Due to their vital importance in practice, during the last 40 years there has been a considerable effort on establishing the uniqueness and stability results as well as developing stable numerical methods for such problems. Among various approaches to obtaining stability results the method of Carleman estimates has been recognized very powerful. This method allows to prove the global uniqueness and stability estimates for a broad class of coefficient inverse problems. Discovered in 1939 by the Swedish mathematician Torcio Carleman, a priori estimates of a weighted norm of the solution and its derivatives were originally used for establishing the uniqueness result for an elliptic Cauchy problem.

In the early eighties of the last century this technique was applied to coefficient inverse problems by Bukhgeim and Klibanov for the first time and since then it became one of the most powerful techniques in the theory of inverse problems. However, most of the results are obtained for linear differential equations and not much attention has been paid to applicability of this technique to the numerical methods.

In this book the authors present the Carleman estimate technique for standard coefficient inverse problems for linear partial differential equations and also apply it to proving the global uniqueness of coefficient inverse problems for nonlinear partial differential equations. The second part of the book is devoted to the construction of globally convergent numerical methods for coefficient inverse problems and concrete applied problems in geophysics of exploration, medical optical imaging and computational time reversal.

The book consists of 7 chapters. In Chapter 1 some historical remarks, mathematical background and the concept of overdetermination are given. Further, a brief overview of uniqueness results is presented. In Chapter 2 the authors apply the Carleman estimates to establishing the uniqueness and HĂ¶lder stability results for ill-posed Cauchy problems for general partial differential equations and verify these for some second order parabolic, elliptic and hyperbolic equations. In this section the Lipschitz stability estimates also established. Besides, the authors use the method of Carleman estimates for establishing the stability estimates and rates of convergence of the method of quasireversibility. Section 3 is devoted to the global uniqueness in high dimensions by using the Carleman estimates and Section 4 to that of an inverse problem for a nonlinear parabolic equation in high dimensions.

In Chapter 5 the authors review some methods for the numerical solution of coefficient inverse problems and introduce their convexification approach. The core of this concept is the approximation of the original inverse problems by a family of Cauchy-like problems for a second order operator differential equation, whose operator does not contain explicitly an unknown coefficient. Once such an approximating problem is derived, the method of quasisolutions is applied to this problem to derive inverse formulas. To ensure the strict convexity of the resulting objective functional, the Carleman weighted functions are used. The authors claim (p. 171) that a minimizer of the introduced objective functionals is a quasisolution. The main feature of convexification is that it allows for constructing the strictly convex functionals on a correctness set. This ensures the uniqueness and stability of both quasisolution of the auxiliary problem and the approximate solution of the original coefficient inverse problem. Both the problem of local minima and ill-posedness of an original coefficient inverse problem are, as the authors claim, simultaneously treated within the framework of convexification.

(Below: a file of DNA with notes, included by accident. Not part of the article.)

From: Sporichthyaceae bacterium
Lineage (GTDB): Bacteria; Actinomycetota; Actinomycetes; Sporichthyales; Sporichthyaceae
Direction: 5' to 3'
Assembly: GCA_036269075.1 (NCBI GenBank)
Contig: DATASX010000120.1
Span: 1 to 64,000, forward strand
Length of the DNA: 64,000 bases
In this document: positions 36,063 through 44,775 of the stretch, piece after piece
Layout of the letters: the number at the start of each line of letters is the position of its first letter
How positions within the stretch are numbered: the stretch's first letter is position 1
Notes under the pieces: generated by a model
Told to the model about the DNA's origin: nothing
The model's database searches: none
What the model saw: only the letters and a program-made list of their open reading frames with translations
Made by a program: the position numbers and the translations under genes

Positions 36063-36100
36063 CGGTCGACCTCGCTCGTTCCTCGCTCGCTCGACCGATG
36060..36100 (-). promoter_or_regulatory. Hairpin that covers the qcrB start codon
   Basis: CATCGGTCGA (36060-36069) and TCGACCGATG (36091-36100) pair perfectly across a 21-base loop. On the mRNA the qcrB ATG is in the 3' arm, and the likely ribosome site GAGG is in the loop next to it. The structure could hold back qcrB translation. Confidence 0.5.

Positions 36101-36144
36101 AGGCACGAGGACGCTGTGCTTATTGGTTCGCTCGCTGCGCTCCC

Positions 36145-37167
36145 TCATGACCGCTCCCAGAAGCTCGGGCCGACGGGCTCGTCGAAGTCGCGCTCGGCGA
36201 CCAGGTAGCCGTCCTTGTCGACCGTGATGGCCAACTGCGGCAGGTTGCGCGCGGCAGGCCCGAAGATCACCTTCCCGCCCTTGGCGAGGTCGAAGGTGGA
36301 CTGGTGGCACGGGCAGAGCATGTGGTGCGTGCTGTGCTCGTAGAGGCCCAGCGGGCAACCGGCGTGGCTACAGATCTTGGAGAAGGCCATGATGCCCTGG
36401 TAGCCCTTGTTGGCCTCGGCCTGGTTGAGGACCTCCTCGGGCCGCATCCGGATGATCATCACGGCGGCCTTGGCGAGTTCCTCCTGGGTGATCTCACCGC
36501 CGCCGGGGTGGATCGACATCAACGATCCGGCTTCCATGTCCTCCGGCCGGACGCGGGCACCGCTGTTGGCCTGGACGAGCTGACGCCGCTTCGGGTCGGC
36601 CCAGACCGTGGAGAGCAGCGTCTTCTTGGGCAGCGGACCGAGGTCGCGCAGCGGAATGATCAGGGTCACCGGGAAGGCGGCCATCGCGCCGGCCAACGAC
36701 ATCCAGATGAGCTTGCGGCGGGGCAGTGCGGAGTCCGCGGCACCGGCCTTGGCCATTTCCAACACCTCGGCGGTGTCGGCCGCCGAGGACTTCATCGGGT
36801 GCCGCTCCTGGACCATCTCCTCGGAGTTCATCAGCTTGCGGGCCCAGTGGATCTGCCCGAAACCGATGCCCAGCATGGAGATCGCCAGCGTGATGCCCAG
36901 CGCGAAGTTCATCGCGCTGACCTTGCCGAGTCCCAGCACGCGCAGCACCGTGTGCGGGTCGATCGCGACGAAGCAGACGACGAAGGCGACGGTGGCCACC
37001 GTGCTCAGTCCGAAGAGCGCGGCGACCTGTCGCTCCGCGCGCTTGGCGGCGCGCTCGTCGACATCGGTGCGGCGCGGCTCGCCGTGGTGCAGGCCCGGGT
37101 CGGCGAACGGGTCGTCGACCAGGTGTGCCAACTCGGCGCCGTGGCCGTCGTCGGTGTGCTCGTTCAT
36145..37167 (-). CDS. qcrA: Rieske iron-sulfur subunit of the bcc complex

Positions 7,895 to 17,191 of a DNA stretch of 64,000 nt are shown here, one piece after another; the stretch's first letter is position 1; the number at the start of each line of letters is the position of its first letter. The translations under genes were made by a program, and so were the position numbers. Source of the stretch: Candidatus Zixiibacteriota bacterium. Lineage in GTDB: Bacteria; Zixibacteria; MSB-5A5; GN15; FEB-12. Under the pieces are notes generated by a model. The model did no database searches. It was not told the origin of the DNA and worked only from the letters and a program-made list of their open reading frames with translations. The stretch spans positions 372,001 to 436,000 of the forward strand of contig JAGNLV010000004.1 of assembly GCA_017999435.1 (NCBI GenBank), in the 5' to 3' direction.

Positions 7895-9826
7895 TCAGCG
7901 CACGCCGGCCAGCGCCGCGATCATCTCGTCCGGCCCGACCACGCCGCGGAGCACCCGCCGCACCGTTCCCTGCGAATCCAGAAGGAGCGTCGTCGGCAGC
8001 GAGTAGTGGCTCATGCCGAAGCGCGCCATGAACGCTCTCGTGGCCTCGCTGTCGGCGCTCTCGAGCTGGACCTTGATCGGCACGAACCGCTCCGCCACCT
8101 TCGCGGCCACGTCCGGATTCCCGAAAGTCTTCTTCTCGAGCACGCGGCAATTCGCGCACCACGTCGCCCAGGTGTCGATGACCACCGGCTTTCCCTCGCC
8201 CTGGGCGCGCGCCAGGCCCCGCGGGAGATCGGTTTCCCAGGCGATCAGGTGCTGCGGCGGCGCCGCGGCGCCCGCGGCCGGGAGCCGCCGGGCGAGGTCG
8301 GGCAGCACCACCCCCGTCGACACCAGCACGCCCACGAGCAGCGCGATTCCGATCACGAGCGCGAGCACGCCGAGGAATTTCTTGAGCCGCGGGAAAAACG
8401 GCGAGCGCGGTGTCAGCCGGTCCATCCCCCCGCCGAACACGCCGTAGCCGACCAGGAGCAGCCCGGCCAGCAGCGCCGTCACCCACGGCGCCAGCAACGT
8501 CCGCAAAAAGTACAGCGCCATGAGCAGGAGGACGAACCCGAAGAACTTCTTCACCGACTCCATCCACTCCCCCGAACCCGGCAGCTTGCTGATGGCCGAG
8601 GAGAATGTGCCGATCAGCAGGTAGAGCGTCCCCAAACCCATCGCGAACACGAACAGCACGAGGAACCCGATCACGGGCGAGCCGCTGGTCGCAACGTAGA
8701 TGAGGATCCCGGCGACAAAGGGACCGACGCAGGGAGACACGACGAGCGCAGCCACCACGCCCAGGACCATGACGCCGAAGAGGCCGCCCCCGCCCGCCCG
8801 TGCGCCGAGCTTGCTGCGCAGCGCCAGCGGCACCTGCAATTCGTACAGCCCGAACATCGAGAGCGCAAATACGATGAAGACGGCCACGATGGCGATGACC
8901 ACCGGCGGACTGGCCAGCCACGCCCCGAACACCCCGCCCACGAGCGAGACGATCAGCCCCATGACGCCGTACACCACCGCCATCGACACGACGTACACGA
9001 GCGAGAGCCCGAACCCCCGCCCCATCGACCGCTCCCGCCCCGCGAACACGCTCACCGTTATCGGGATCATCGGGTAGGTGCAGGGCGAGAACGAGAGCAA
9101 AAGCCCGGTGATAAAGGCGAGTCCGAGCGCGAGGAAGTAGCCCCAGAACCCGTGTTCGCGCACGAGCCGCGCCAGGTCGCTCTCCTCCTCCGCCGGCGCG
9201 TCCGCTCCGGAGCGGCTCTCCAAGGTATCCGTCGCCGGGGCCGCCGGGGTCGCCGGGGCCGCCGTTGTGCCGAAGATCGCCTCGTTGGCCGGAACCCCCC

In Chapter 6 the authors present the recurrence minimization method for constructing the convexification algorithms for a broad class of coefficient inverse problems. This method reduces computing the quasisolution of the auxiliary problem to solving more simple nonlinear convex minimization problems and provides the global convergence. The last chapter is the application of the convexification approach to high resolution imaging of inhomogeneous media, namely, magnetotelluric sounding, near-infrared optical sensing of layered biotissues and computational time reversal.

Reviewer: Dinh Nho Hao (Brussels)

### MSC:

65M32 | Numerical methods for inverse problems for initial value and initial-boundary value problems involving PDEs |

65-02 | Research exposition (monographs, survey articles) pertaining to numerical analysis |

35R30 | Inverse problems for PDEs |

35G25 | Initial value problems for nonlinear higher-order PDEs |

35J65 | Nonlinear boundary value problems for linear elliptic equations |

35K55 | Nonlinear parabolic equations |

65M12 | Stability and convergence of numerical methods for initial value and initial-boundary value problems involving PDEs |